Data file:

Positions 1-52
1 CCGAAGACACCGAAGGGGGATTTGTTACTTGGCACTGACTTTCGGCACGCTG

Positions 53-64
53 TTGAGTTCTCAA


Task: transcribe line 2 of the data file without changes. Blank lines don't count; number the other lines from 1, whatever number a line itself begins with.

1 CCGAAGACACCGAAGGGGGATTTGTTACTTGGCACTGACTTTCGGCACGCTG